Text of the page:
When to be concerned about cold hands and feet
We can all probably identify as cold natured or warm natured. But if you feel cold all the time, especially in your hands and feet, you might wonder if something more is going on. Vascular surgeon Hazem El-Arousy, MD, explained what might be happening and when to see a doctor.
Most of the time, there is nothing wrong with having cold hands and feet. “The human body is designed to regulate its temperature at all times,” said Dr. El-Arousy. “When we are exposed to cold weather, our bodies bring the blood flow – and the heat – to our core and to our vital organs. To do that, it may divert the blood from the periphery of our bodies, our hands and feet. It does that by constricting the blood vessels there. That way conserving heat and moving the heat in the blood flow to the core of our bodies. When that happens, we get cold hands and feet.”
However, there are medical conditions or diseases that may give us the same symptoms, such as:
- Peripheral vascular disease (PVD)
- Raynaud’s disease – when vessels spasm more than they would normally
- Acrocyanosis – causing cold hands and also discoloration of the fingers
When should a person be concerned about having cold hands and feet?
Dr. El-Arousy said the most important thing is knowing your body. “If a person constantly has cold feet despite it being not that cold or despite changes in weather, especially if it’s associated with some skin changes, that could be a sign of an underlying problem.”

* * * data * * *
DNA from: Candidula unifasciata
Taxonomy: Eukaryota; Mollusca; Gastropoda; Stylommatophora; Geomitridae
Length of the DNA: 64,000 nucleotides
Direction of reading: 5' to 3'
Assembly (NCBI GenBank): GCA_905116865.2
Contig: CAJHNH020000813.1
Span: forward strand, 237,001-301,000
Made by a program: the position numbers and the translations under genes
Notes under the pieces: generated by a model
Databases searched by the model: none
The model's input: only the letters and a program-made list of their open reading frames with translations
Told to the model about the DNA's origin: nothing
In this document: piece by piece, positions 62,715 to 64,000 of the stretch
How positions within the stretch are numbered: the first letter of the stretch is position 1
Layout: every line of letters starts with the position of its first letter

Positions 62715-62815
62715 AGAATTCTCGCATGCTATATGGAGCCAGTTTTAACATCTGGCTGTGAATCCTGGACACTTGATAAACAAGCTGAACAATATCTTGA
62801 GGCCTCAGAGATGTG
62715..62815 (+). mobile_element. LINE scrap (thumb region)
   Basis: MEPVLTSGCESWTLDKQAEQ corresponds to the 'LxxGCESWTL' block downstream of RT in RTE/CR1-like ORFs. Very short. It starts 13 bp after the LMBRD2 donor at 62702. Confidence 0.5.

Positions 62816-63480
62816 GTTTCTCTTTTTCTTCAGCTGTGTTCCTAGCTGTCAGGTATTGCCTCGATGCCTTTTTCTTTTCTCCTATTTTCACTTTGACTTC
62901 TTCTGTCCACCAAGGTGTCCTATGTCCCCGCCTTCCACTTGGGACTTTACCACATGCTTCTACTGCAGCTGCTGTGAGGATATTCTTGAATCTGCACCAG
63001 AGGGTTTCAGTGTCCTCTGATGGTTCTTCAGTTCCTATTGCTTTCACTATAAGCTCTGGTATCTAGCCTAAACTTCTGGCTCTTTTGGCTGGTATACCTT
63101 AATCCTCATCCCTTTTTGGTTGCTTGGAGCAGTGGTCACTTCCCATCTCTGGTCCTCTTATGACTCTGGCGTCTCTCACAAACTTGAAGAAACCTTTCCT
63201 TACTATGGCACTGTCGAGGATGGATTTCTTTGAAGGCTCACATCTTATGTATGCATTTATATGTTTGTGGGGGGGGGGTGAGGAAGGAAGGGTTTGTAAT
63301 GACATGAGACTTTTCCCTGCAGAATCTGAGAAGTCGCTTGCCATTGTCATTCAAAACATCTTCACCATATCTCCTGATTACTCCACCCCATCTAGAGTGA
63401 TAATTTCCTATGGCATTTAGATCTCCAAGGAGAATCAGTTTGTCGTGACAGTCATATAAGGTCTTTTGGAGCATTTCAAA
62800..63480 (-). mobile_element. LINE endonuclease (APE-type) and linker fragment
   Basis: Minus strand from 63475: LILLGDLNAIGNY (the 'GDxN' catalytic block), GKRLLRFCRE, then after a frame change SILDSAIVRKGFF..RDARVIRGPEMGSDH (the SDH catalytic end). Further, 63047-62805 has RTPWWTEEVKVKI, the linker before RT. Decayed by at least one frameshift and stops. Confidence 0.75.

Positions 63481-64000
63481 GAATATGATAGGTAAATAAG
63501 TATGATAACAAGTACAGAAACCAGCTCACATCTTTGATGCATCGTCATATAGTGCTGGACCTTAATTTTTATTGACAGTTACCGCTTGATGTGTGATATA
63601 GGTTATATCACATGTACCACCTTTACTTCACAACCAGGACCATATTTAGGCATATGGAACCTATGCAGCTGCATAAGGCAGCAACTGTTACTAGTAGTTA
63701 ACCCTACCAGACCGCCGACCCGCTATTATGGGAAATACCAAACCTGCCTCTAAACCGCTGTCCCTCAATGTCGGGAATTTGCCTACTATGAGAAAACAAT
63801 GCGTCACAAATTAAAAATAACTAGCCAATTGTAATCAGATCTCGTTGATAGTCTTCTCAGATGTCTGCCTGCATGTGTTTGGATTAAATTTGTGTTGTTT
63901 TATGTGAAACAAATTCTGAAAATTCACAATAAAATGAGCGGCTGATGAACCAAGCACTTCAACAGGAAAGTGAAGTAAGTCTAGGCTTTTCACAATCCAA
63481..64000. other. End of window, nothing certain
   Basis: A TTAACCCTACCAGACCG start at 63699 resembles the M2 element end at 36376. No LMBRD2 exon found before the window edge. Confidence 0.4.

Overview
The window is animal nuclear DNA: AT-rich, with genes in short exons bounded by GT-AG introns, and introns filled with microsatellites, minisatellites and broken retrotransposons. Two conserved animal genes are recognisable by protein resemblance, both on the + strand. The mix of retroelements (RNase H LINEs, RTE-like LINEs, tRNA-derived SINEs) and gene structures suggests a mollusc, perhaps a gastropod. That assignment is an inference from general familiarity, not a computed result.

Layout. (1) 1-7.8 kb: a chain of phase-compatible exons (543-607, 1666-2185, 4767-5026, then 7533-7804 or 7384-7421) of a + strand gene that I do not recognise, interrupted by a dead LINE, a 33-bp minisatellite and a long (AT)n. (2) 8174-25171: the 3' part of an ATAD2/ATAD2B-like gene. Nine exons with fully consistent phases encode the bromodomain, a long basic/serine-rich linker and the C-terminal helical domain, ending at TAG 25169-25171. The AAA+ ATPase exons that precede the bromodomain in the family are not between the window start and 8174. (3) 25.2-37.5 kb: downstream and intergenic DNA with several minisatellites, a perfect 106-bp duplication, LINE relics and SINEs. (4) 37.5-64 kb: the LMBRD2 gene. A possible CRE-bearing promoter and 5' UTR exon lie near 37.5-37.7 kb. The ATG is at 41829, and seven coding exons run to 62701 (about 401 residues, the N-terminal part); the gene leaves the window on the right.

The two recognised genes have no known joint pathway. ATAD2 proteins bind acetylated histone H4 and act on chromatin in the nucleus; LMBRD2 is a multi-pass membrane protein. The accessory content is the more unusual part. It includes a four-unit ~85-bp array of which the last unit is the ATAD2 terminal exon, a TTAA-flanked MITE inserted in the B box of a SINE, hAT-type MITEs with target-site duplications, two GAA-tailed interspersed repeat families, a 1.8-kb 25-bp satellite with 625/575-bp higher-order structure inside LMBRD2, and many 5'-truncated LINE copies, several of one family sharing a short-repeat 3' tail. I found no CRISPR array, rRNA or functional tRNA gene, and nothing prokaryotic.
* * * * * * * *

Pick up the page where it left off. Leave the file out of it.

These skin changes may include:
- Sores or wounds
- Becoming extremely red, swollen and tender after rewarming
- Skin thickening or tightening
- Loss of hair on shins
- Changes in nails
“When walking, if you get cramping or heaviness in the calves and legs, these may be signs of PVD,” said Dr. El-Arousy.
Who is at risk for peripheral vascular disease?
Groups who are at increased risk for having issues with their blood vessels include:
- Diabetics, especially if their diabetes is not well controlled
- Patients who have autoimmune diseases such as lupus, rheumatoid arthritis or scleroderma
Dr. El-Arousy said there are other medical conditions that can also cause cold hands and feet sensation but do not necessarily affect the blood vessels. These include:
- Low thyroid output, or hypothyroidism
- Vitamin B12 deficiency
“If you fall into one of these categories or have some of these symptoms, you would probably be well advised to see your physician,” said Dr. El-Arousy.
What will happen at a doctor’s visit?
Dr. El-Arousy said the visit would likely consist of a history and physical and a complete exam. “They’re going to check the pulses in both your hands and feet and see if there’s any change. They may order some blood tests and or ultrasounds. According to their findings, they may send you to see a vascular specialist like myself to help further assess your symptoms.”
How is PVD treated?
Dr. El-Arousy said treatment depends on your symptoms. It can range from conservative management and risk factor control to intervention with a catheter and a balloon, or open surgery.
“With medications, one of our main aims is to control the risk factors – blood pressure, blood sugar, cholesterol – and make sure you’re on an aspirin,” he said.
Can PVD be reversed with exercise and diet?
Dr. El-Arousy said the process of PVD and the blockages cannot be reversed without intervention. “What we can do is improve the symptoms associated with that blockage by modifying things like exercise, diet and medications. Of course, if that doesn’t help, we go to the next step, which is intervention. And with that we can reverse the blockage, either by ballooning, stenting or even bypassing it.”
“I always tell my patients that you know your own bodies. If you feel something is not right, please reach out to your physician,” he said.
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